Lynn Hummel: Is nostalgia only for sentimental fools?
I touched base with Garrison, N.D., my home town, just briefly one day last week, and felt a touch of nostalgia as I drove around with my brother and nephew.
Nostalgia was once considered a mental illness associated with anxiety, insomnia, irregular heartbeat and disordered eating. I don’t think that is what was going on inside me. Many consider nostalgia as a sentimental longing to return to the happiness and pleasure of the “good old days.” That wasn’t my feeling either.
A visit to the cemetery was a crucial stop. There we reconnected with our mom and dad. As we wandered around we also found their friends and our friends. I found a few classmates who won’t make it to the next class reunion. We found relatives, names remembered and names forgotten. Then there were unfamiliar names like the names of three infants with the same name buried side by side. I didn’t know the names or the story, but that stops you in your tracks. Were they triplets who died at birth? There’s no nostalgia there, just reflection on some of the randomness of life. Just imagine the circumstances of that story, the impact and sorrow. We found some victims of war buried there too. A time to pause. Those wars certainly weren’t part of the good old days. Some of the stones have pictures — faces from almost a 100 years ago, faces of brides and grooms, faces of soldiers, faces of young adults, faces of tots. It’s impossible to walk past a face without stopping and pondering.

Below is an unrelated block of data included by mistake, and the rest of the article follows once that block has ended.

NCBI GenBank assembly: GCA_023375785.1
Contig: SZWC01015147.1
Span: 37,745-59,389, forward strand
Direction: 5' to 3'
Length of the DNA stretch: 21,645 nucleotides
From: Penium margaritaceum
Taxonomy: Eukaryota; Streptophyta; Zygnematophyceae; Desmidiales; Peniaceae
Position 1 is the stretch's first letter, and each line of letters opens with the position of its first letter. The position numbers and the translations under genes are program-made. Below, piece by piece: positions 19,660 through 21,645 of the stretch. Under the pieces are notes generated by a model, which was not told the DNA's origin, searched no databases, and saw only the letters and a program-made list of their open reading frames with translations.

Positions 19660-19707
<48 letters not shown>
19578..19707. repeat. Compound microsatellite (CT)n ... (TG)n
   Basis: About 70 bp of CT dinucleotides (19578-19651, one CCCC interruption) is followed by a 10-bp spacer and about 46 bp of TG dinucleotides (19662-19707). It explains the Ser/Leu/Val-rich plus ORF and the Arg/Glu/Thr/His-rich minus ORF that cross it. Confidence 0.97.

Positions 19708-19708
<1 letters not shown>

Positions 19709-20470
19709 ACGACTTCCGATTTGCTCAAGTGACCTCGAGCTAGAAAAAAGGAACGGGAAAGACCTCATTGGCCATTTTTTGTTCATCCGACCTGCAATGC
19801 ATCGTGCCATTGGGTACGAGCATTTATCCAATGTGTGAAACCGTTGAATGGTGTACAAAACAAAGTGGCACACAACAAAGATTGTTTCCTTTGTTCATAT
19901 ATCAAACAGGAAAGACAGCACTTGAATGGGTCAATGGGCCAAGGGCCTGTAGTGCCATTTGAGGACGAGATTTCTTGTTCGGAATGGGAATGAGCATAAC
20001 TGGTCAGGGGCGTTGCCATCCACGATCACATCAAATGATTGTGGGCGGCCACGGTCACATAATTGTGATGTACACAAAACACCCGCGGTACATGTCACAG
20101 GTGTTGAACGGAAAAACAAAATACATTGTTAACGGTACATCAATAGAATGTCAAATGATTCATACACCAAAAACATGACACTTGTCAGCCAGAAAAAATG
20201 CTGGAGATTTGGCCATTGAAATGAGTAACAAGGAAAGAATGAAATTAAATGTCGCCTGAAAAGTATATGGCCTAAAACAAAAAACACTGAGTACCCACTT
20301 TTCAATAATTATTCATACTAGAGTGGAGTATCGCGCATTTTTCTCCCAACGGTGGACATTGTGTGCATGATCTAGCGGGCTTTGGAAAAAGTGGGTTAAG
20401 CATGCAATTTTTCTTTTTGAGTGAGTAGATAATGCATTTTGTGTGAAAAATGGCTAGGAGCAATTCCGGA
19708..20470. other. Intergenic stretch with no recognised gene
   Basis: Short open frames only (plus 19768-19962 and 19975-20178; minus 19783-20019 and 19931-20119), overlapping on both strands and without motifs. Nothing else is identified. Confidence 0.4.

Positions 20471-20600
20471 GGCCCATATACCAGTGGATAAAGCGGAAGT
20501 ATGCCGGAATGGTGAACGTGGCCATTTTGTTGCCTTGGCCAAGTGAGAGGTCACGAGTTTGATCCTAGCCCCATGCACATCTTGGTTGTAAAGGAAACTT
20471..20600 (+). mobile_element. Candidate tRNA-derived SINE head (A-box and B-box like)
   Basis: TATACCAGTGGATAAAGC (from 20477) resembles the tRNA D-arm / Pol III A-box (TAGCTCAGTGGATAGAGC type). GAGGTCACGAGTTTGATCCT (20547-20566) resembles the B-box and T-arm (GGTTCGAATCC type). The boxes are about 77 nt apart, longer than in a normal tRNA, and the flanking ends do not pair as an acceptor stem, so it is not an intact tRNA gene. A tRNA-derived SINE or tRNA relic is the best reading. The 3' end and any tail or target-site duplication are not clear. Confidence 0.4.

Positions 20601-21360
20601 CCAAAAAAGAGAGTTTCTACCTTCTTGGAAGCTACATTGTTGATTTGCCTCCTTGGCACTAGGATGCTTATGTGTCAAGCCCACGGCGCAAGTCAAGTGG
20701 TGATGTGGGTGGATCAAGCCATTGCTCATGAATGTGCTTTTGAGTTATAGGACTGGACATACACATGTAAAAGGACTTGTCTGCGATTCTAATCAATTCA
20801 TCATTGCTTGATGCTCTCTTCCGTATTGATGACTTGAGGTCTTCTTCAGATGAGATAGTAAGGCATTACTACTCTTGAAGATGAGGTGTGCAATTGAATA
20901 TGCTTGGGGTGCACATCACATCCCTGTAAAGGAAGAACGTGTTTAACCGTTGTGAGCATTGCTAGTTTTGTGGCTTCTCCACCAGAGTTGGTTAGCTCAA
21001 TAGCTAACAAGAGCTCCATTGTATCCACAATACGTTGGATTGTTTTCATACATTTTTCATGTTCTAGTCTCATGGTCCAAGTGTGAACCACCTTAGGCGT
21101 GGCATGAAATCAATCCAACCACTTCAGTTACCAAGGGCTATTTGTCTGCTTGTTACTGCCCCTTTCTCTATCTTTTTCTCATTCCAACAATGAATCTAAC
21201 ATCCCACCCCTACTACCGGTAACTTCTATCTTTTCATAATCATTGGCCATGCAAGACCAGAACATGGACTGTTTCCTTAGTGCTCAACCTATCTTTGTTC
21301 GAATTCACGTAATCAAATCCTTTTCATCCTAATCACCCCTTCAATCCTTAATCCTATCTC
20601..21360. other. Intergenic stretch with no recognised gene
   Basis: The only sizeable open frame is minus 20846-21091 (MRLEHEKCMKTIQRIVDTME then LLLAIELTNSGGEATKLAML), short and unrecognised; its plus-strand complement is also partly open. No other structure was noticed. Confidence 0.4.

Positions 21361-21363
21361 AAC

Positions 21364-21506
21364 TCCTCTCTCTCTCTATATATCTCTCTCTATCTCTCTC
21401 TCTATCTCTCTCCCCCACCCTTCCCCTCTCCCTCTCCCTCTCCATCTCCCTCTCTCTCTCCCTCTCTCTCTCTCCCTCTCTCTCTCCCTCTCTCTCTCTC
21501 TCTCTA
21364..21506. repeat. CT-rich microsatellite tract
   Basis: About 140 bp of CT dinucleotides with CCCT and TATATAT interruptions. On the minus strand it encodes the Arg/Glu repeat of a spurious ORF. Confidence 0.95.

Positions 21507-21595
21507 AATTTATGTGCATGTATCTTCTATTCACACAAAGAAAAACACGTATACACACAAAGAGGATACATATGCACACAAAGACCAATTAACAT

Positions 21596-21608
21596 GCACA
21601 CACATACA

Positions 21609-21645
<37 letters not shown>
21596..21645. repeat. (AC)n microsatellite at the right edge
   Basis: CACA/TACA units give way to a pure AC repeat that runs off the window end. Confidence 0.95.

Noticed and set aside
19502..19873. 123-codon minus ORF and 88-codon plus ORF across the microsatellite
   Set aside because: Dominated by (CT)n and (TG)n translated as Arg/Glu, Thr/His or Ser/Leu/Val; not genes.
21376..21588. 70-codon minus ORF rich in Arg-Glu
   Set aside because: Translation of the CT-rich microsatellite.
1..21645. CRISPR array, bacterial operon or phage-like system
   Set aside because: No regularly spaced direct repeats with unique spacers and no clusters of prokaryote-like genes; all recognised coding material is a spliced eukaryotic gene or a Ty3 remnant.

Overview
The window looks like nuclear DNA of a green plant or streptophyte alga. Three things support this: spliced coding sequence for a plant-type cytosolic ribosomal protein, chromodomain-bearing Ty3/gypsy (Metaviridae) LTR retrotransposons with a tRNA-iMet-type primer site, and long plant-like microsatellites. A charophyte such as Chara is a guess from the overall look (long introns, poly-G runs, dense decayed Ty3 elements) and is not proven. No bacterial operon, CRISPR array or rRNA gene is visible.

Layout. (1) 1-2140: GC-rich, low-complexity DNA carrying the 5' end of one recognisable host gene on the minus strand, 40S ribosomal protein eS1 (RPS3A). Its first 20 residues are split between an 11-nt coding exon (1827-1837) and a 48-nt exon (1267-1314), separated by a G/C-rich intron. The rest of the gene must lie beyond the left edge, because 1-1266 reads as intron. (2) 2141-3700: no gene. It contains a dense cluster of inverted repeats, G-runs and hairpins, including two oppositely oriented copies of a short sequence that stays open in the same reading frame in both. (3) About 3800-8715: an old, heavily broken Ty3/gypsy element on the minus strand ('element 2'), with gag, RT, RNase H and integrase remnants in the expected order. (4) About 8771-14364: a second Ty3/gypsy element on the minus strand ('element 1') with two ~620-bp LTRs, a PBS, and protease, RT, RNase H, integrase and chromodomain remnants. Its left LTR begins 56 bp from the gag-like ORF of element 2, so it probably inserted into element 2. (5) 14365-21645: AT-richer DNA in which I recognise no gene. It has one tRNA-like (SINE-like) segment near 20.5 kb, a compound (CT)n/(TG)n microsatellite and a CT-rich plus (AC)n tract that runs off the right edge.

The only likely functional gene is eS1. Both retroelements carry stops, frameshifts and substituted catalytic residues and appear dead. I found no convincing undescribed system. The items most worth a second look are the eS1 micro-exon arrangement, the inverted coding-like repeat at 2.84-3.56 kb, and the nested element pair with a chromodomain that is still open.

We drove past the home we grew up in and stopped there. It was a modest two bedroom rambler when we lived there, but cared for with love and fresh paint, with a yard manicured by our dad to perfection. And now — neglected and shabby — a huge disappointment. But why should that be — it’s not ours anymore and time moves on. It’s just that old connections aren’t severed by transfers of real estate titles.
We cruised the neighborhoods, the schools, the churches, the ballparks, the lake, the marinas, the business district, the park, the elevators, across the tracks, the sites where blacksmith shops, gas stations, our dad’s bulk warehouse and friends’ homes once were, but now have given way to progress, new buildings, vacant lots, and occasionally, puzzling changes.
So what is this feeling of nostalgia? I didn’t feel sad. I didn’t feel particularly happy. I didn’t feel homesick or melancholy. I didn’t return to the good old days and I certainly didn’t experience disordered eating unless two hotdogs with sauerkraut constitute disordered eating.
What I felt was a familiar warmth and the feeling that I had shown respect to my hometown, my family, and my old classmates, and that I had reconnected with my roots. I didn’t grow up in Las Angeles, Chicago, Brooklyn, Paris, London, Vienna, or even Bismarck — I grew up in Garrison. That’s who I am and I’ll never outgrow it.